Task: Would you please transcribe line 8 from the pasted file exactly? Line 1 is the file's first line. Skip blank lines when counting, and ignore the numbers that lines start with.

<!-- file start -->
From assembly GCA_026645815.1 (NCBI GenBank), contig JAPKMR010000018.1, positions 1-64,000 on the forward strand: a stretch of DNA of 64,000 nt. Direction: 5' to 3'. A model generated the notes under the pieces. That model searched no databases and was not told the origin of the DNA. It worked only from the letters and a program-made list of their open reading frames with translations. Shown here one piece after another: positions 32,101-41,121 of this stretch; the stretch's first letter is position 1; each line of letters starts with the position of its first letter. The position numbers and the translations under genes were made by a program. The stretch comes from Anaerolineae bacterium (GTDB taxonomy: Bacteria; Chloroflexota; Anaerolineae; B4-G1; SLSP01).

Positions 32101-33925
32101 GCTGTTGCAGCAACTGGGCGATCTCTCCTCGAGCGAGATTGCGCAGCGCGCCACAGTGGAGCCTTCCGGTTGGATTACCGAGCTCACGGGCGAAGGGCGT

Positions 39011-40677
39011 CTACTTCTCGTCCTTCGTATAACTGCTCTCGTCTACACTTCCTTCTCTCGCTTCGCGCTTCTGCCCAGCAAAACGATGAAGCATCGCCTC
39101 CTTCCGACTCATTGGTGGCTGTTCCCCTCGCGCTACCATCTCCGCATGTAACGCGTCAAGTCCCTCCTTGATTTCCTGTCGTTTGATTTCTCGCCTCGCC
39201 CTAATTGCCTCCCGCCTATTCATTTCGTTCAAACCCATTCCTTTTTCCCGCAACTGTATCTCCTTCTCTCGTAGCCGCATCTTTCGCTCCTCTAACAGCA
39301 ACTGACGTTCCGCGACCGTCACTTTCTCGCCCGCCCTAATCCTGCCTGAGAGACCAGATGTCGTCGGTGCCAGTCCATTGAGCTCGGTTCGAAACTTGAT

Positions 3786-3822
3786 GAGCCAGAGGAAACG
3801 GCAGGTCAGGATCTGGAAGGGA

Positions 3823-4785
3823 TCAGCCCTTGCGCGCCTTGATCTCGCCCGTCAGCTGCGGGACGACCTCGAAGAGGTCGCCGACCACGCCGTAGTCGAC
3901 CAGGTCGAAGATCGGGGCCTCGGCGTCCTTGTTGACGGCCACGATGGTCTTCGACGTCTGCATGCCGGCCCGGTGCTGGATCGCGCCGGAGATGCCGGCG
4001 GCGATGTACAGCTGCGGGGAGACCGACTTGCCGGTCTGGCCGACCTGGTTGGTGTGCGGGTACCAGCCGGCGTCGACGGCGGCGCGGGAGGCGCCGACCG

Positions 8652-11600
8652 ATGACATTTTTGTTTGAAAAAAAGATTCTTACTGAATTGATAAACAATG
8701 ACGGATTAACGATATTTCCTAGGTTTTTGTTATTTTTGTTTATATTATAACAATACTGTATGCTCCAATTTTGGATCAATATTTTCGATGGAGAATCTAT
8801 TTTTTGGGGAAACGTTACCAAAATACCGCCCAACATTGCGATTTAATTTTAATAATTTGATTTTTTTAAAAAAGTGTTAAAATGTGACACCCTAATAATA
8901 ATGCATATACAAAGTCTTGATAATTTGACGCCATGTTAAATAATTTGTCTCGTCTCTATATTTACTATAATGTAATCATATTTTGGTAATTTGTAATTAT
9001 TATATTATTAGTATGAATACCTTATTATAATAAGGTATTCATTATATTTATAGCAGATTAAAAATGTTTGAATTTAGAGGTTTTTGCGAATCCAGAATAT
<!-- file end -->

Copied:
39301 ACTGACGTTCCGCGACCGTCACTTTCTCGCCCGCCCTAATCCTGCCTGAGAGACCAGATGTCGTCGGTGCCAGTCCATTGAGCTCGGTTCGAAACTTGAT